Shaper wave shaping oscillator

Performs waveshaping on the input signal by indexing into the table.

bufnum - the number of a buffer filled in wavetable format containing the transfer function.

in - the input signal.

Examples use the Internal Server to show the effect of waveshaping via a scope. Use .play instead if necessary.

Server.default = s = Server.internal; s.boot;

b = Buffer.alloc(s, 512, 1, { |buf| buf.chebyMsg([1,0,1,1,0,1])});

(

{

Shaper.ar(

b,

SinOsc.ar(300, 0, Line.kr(0,1,6)),

0.5

)

}.scope;

)

b.free;

Wave shaping transfer functions are typically designed by using Chebyshev polynomials to control which harmonics are generated when a cosine wave is passed in. The implementation in SuperCollider compensates for the DC offset due to even polynomial terms, making sure that when 0 is put into the transfer function, you get 0 out. By default, normalization is set to true, which avoids output overload. If you want to construct a transfer function without this, you need to be careful with the final output scaling, since it could easily overload the -1 to 1 range for audio.

// I want the first harmonic at 0.25 amplitude, second at 0.5, third at 0.25

b = Buffer.alloc(s, 512, 1, {arg buf; buf.chebyMsg([0.25,0.5,0.25], false)});

(

{

Shaper.ar(

b,

SinOsc.ar(440, 0.5pi, Line.kr(0,1,6)), //input cosine wave

0.5 //scale output down because otherwise it goes between -1.05 and 0.5, distorting...

)

}.scope;

)

b.free;

For those who like to make their own wavetables for arbitrary shapers, your buffer must be in wavetable format to have a valid transfer function. Wavetable format is a special representation to make linear interpolation faster (see at the bottom of this file). You don't have to worry about this directly, because there are two straight forward ways to get wavetables into a server buffer. First, the server can generate them (see the Buffer help file for the methods sine1, sine2, sine3 and cheby):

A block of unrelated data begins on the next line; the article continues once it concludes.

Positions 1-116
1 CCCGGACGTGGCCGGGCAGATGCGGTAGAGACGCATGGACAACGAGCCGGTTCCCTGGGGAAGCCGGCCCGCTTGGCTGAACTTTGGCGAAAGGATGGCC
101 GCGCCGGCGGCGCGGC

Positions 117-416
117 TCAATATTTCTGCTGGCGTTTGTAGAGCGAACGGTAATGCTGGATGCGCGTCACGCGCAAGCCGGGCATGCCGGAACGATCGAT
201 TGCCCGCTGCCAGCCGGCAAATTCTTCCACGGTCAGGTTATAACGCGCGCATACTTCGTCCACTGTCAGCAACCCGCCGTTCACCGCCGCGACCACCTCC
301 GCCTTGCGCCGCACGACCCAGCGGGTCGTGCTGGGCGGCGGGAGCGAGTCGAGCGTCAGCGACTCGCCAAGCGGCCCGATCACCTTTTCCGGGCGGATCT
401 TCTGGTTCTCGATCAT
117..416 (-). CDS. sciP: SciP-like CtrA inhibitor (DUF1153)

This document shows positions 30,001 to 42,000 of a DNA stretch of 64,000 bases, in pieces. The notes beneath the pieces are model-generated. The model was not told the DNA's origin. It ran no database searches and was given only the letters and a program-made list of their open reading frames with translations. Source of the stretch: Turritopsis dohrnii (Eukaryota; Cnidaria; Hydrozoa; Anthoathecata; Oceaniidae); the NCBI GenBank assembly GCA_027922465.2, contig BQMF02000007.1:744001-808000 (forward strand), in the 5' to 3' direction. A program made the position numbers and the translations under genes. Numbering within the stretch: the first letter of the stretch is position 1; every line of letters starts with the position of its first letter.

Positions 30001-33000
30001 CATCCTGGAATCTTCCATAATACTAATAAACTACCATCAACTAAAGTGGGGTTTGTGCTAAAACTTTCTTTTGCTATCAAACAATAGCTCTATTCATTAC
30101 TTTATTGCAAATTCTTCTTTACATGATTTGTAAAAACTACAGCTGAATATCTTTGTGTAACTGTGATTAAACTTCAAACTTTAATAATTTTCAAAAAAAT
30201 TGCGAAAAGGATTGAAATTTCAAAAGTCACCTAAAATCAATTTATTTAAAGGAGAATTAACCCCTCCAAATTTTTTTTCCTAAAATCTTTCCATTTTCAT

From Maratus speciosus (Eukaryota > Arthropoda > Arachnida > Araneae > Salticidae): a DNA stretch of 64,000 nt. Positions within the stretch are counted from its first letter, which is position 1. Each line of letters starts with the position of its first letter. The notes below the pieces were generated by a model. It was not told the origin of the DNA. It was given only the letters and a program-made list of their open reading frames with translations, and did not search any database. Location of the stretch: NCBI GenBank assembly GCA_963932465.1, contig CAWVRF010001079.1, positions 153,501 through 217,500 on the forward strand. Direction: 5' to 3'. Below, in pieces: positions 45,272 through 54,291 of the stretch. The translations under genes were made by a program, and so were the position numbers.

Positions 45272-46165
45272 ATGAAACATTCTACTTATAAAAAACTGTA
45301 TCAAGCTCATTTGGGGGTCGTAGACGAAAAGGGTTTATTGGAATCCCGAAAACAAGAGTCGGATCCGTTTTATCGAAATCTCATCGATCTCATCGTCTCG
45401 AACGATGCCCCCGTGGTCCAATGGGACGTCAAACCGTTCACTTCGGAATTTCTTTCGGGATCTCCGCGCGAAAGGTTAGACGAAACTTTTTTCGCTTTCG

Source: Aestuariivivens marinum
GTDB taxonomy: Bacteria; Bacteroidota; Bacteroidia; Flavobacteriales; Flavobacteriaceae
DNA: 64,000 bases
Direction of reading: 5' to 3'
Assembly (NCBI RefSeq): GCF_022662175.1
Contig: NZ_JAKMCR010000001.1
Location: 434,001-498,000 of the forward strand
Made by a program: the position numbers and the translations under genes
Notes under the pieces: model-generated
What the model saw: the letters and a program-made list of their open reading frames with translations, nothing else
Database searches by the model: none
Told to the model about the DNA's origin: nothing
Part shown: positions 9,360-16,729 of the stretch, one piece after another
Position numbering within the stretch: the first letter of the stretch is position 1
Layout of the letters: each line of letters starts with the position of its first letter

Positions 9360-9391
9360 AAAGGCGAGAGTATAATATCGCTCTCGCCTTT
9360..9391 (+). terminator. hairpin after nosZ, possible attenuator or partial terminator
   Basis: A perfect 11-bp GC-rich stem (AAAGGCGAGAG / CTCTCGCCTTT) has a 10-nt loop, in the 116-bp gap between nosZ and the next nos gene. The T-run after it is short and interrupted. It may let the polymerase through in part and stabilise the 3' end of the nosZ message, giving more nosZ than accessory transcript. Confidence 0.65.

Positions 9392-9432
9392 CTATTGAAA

b = Buffer.alloc(s, 1024, 1);

b.cheby([1, 0.5, 1, 0.125]);

(

{ var sig = Shaper.ar(b, SinOsc.ar(440, 0, 0.4));

sig ! 2

}.scope;

)

b.free;

Or, you can calculate the transfer function in a client-side array (Signal class) then convert it to a wavetable and send the data over.

b = Buffer.alloc(s, 1024, 1);

//size must be power of two plus 1

t = Signal.chebyFill(513,[1, 0.5, 1, 0.125]);

// linear function

t.plot

// t.asWavetableNoWrap will convert it to the official Wavetable format at next power of two size

b.sendCollection(t.asWavetableNoWrap);  // may also use loadCollection here

b.plot

(

{ var sig = Shaper.ar(b, SinOsc.ar(440, 0, 0.4));

sig ! 2

}.scope;

)

b.free;

This way of working then allows you to get creative with your transfer functions!

b = Buffer.alloc(s, 1024, 1);

// or, for an arbitrary transfer function, create the data at 1/2 buffer size + 1

t = Signal.fill(513, { |i| i.linlin(0.0, 512.0, -1.0, 1.0) });

// linear function

t.plot

// t.asWavetable will convert it to the official Wavetable format at twice the size

b.sendCollection(t.asWavetableNoWrap);  // may also use loadCollection here

// shaper has no effect because of the linear transfer function

(

{ var sig = Shaper.ar(b, SinOsc.ar(440, 0, 0.4));

sig ! 2

}.scope;

)

// now for a twist

(

a = Signal.fill(256, { |i|

var t = i/255.0;

t + (0.1 * (max(t, 0.1) - 0.1) * sin(2pi * t * 80 + sin(2pi * 25.6 * t)))

})

);

a.plot

d = (a.copy.reverse.neg) ++(Signal[0])++ a;

d.plot

d.size //must be buffer size/2 + 1, so 513 is fine

b.sendCollection(d.asWavetableNoWrap);  // may also use loadCollection here

b.plot // wavetable format!

// test shaper

(

{

Shaper.ar(

b,

SinOsc.ar(440, 0.5, Line.kr(0,0.9,6))

)

}.scope

)

.

///////////////////////////////////////////////////////////////